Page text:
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Q&A About Guitar

How many kinds of guitars are there?

You can start by thinking of guitars in two broad categories: there are guitars that need amplification, guitars that don't.

Within guitars that need amplification, you've got solid body guitars, like the Gibson Les Paul or the Fender Stratocaster, and you've got hollow body guitars, like the Gibson ES-series; within the hollow bodies, you've got deep guitars that can be played with or without amps, and 'thin' hollowbodies, that sound weak unless they're plugged in.

Within the guitars that don't need amps, there are nylon string guitars and steel string guitars. Don't put the wrong strings on - steel strings will destroy a guitar designed for nylon, and nylon strings won't give you much volume or tone on one designed for steel strings.

There are two main groups of nylon string guitars: classical and flamenco. The main difference between these two types is the wood that's used, and the fact that flamenco guitars often have one or two plates (usually plastic) on the top of the guitar - these are called golpeadores, or tap-plates; they're used to protect the guitar top when you're doing the percussion effects found in flamenco music.

Steel string guitars come in different sizes, and a lot of the names are confusing: parlor means the same as auditorium, for example. You've basically got big ones, medium size ones, and little ones - structurally they'll be the same.

One other division that you can use is flat top/arch top - the top of a flat-top guitar is flat, the top of an arch-top guitar is carved, like a violin, so it has a noticeable arch above the sides of the guitar.

There are also categories for the number of strings: a 12-string guitar is like a 6 string guitar, but the strings are doubled - you'll have two A strings, two G strings, two B strings, etc. These strings are played in pairs. A 7-string guitar has an 'extra' string, giving the guitar a greater range. Some manufacturers have played with other string arrangements, like 8 or 10 string guitars, but these aren't very common.

I want to teach myself, and I don't want to buy a book or DVD. How can I learn to play for free?

Your best bet would be to find people who play, and learn what you can from them. There are also a lot of internet lessons available.

They say you get what you pay for... that's not always true. There's actually some great free resources - but I can't recommend anything specific, because how good a particular lesson will be for you depends on what you already know, how well you follow the instructions, and whether or not you develop (or already have) any bad habits that will get in the way of your progress.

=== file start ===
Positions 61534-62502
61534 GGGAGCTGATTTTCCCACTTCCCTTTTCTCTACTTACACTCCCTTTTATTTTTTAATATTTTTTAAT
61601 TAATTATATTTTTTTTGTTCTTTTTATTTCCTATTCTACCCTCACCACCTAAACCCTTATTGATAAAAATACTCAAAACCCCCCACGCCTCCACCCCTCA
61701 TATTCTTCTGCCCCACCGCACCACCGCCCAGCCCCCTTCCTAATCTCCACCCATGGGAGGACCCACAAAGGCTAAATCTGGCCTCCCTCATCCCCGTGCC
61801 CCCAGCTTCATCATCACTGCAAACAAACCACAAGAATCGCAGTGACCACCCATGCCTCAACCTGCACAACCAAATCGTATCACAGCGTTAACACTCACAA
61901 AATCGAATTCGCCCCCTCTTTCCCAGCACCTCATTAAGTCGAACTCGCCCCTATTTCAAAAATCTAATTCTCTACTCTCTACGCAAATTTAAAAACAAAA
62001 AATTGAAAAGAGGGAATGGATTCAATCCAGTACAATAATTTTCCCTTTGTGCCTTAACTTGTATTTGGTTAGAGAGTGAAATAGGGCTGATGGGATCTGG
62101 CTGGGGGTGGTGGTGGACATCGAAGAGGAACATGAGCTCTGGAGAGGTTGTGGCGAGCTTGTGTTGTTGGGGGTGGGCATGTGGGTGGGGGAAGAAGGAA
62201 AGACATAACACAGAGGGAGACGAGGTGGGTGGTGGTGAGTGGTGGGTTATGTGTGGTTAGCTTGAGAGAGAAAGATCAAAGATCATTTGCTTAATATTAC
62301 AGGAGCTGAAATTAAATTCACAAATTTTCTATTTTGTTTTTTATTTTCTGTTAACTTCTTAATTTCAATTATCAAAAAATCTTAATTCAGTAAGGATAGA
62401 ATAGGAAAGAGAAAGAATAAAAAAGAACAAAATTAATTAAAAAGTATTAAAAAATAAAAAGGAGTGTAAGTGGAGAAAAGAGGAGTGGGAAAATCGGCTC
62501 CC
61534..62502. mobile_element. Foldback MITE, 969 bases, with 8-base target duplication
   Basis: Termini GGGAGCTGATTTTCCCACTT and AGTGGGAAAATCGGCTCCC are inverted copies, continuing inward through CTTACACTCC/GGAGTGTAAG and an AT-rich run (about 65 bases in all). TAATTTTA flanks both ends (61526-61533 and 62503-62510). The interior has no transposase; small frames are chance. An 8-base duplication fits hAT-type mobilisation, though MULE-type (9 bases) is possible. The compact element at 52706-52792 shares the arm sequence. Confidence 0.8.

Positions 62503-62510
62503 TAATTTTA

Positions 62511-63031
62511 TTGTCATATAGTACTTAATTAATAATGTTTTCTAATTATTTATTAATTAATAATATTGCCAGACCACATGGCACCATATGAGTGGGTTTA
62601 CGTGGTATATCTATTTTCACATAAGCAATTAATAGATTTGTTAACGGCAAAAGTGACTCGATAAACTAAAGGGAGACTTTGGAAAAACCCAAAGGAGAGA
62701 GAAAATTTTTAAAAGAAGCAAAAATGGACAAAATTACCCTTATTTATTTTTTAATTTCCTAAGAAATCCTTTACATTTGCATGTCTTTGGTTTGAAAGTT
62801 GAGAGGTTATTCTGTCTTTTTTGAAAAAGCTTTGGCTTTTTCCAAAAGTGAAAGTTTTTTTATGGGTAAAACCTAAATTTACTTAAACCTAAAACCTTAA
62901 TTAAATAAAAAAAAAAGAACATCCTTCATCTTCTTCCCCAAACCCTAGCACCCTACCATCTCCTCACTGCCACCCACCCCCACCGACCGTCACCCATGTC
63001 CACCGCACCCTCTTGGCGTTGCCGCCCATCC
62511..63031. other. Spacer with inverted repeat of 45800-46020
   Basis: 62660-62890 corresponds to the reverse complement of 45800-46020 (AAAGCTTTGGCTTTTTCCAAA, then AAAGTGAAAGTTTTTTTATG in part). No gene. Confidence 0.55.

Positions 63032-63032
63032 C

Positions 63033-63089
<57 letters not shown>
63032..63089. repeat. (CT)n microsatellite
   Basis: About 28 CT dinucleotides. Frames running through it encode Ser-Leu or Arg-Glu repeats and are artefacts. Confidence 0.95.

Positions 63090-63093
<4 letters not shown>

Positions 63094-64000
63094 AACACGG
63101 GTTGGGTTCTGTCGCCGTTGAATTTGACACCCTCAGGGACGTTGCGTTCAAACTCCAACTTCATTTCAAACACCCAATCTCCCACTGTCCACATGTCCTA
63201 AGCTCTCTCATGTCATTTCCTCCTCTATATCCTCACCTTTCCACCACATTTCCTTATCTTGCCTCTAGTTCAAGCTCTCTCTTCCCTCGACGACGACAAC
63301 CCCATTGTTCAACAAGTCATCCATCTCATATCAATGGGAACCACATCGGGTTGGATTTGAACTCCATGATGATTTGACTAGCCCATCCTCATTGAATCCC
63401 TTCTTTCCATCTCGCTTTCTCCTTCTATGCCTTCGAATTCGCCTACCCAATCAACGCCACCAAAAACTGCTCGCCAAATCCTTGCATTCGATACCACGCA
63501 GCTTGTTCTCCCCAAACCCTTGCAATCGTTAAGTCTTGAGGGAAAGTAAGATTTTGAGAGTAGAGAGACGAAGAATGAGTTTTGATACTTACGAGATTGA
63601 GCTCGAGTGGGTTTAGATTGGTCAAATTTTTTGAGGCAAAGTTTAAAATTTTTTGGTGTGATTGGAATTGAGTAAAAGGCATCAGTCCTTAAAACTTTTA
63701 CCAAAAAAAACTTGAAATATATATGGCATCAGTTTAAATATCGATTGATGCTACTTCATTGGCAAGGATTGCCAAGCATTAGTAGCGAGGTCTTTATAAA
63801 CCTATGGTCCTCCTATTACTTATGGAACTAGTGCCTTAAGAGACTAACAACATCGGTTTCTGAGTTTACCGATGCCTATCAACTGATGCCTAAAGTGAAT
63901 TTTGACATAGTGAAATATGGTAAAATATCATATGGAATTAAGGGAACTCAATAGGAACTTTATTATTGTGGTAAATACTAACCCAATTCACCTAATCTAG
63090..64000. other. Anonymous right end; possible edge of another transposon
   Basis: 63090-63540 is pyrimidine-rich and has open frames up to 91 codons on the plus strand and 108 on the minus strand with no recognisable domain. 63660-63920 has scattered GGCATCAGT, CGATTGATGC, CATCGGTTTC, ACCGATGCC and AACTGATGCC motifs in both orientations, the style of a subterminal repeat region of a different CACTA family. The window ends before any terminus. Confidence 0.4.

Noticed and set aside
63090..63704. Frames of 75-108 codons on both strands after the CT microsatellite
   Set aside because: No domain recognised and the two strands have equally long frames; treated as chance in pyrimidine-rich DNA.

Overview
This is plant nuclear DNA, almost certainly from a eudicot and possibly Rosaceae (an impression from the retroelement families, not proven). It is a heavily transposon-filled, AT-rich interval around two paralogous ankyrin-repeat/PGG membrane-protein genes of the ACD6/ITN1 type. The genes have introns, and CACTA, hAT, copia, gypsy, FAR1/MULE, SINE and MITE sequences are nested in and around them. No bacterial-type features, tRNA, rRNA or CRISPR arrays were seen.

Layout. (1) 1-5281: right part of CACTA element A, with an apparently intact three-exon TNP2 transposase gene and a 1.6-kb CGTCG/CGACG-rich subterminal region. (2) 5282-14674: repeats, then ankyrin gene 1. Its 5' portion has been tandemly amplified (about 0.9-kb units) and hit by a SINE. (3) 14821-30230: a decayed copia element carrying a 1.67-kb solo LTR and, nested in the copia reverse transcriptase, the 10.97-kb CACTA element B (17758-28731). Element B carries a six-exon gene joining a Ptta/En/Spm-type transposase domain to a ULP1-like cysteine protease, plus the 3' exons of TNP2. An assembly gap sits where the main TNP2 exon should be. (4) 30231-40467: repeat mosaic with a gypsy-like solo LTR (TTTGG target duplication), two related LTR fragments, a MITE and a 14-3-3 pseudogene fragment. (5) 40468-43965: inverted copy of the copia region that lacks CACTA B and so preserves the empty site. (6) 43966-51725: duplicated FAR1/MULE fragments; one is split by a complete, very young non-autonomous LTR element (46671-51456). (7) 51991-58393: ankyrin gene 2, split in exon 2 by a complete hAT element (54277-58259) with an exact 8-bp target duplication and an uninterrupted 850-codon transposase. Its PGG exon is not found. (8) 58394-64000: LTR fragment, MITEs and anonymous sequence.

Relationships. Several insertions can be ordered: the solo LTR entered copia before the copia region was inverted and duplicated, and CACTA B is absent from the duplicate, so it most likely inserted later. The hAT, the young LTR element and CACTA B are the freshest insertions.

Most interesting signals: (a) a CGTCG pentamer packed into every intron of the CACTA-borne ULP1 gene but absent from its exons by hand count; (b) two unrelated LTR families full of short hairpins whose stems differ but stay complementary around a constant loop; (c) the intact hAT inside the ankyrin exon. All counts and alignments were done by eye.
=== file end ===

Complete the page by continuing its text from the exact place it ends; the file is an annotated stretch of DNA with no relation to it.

There's also a lot of garbage out there. At best, these will show you the right techniques, but give them incorrect names - at worst, they'll lead to physical injury.

One of the values you'd get from a teacher is preventing bad technique. Learning on your own, you won't know them as they take root, and they're very stubborn once they've become habit. You may think you're holding the guittar correctly, for instance, but the angle of the neck may be wrong - too high, too low, too far away from or close to your body, or tilted at an awkward angle. Duplicating what you see in a photograph or video will only give you one dimension of reference; a teacher can look at the three dimensional you, and catch things you won't.

I'm not saying that you can't become a good guitarist, in any style, without taking lessons (for one example, Andres Segovia was self taught; his methods, particularly for the right hand thumb, were entirely against tradition at the time - but most people follow his method now on classical guitar). I will say that the majority of good guitarists had teachers; the majority of guitarists who didn't have teachers aren't good.

What does A/F# mean?

Chords shown with a 'slash' in them mean you play the chord before the slash (the A major chord in your example), and you play the single note shown after the slash as the lowest note in the chord.

Sometimes the note after the slash will be part of the chord, sometimes it won't. An A major contains the notes A-C#-E, so if you saw A/E, that's called an 'inversion' or 'voicing' of an A chord.

If the note isn't in the chord spelling, it's being added. The chord A-C#-E-F# is an A sixth chord, so the writer could have written A6 instead... but the F# is being specified as a bass note. Have a question you'd like to see answered? Write to Tom!

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